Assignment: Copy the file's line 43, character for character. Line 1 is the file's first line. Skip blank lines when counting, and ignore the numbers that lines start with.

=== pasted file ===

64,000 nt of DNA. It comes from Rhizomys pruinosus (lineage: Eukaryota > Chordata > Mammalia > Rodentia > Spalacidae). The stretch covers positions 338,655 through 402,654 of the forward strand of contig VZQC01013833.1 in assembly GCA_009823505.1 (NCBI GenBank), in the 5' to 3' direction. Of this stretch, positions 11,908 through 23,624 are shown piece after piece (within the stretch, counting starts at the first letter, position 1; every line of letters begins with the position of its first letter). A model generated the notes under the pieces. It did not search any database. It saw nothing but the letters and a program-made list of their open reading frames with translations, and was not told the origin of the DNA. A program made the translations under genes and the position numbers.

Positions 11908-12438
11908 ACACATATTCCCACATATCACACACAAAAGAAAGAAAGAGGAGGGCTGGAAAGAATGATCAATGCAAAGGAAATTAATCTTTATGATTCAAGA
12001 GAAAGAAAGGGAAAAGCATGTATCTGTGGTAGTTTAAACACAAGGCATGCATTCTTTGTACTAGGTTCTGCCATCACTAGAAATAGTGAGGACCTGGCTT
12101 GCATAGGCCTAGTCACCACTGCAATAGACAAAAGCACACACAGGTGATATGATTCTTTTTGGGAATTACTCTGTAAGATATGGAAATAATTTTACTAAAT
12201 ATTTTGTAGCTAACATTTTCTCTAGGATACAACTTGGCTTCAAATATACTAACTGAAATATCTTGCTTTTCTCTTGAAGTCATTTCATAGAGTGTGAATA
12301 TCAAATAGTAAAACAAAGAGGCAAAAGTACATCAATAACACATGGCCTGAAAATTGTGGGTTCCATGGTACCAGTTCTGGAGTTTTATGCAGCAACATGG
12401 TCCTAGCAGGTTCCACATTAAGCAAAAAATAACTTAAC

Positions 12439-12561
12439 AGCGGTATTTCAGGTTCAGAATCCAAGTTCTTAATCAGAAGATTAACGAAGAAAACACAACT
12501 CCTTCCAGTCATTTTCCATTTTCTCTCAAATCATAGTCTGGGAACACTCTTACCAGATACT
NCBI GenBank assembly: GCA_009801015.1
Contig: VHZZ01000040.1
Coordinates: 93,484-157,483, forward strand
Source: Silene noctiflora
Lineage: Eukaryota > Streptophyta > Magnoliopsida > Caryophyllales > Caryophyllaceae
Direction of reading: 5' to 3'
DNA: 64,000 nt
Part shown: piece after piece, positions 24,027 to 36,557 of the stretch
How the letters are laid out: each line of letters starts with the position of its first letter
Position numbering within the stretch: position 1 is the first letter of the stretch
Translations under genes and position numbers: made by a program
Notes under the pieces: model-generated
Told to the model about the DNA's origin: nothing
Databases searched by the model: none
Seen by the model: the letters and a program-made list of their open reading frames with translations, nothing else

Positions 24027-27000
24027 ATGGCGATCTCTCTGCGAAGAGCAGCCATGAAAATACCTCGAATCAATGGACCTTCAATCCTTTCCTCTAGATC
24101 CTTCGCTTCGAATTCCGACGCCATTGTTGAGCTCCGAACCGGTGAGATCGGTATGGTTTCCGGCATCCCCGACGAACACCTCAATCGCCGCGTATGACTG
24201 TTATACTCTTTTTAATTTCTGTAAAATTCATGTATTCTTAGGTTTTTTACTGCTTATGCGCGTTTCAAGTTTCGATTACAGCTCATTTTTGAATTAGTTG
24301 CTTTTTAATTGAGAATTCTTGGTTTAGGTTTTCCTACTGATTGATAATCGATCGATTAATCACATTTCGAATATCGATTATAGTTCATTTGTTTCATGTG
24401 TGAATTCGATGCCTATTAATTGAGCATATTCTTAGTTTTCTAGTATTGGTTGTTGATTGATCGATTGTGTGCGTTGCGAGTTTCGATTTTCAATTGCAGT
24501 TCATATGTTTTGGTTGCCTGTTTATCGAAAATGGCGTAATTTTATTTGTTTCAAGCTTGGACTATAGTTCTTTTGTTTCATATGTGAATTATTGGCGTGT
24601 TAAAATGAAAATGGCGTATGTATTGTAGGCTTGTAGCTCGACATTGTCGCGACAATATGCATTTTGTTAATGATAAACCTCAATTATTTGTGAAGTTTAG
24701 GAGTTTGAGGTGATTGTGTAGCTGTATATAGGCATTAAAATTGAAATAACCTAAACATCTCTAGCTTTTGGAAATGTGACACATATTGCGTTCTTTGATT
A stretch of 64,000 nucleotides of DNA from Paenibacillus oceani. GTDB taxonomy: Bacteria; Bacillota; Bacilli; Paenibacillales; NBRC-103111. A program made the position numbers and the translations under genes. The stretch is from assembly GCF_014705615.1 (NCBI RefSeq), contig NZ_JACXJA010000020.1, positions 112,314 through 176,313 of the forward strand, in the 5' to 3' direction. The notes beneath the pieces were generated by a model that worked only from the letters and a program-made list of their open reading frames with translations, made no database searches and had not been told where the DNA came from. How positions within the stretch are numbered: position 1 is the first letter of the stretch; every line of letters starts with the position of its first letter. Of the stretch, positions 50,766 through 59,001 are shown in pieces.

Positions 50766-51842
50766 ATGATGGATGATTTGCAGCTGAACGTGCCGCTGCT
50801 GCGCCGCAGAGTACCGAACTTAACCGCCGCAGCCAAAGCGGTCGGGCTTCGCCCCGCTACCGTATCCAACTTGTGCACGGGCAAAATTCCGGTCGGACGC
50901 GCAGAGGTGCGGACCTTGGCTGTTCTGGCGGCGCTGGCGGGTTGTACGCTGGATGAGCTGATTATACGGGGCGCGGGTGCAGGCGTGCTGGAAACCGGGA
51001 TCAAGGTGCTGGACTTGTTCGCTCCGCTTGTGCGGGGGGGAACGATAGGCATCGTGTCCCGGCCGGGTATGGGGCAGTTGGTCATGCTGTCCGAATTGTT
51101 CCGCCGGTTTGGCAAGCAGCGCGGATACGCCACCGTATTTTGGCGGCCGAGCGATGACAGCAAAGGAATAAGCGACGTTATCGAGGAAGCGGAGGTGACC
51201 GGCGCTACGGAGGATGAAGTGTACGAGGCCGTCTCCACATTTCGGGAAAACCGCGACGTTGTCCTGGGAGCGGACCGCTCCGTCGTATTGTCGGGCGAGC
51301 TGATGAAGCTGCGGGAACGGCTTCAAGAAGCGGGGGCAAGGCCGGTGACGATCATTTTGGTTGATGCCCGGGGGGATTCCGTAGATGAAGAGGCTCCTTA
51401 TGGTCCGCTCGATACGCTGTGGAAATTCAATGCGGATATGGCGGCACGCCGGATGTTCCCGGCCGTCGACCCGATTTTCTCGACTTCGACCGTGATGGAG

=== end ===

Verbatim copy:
51201 GGCGCTACGGAGGATGAAGTGTACGAGGCCGTCTCCACATTTCGGGAAAACCGCGACGTTGTCCTGGGAGCGGACCGCTCCGTCGTATTGTCGGGCGAGC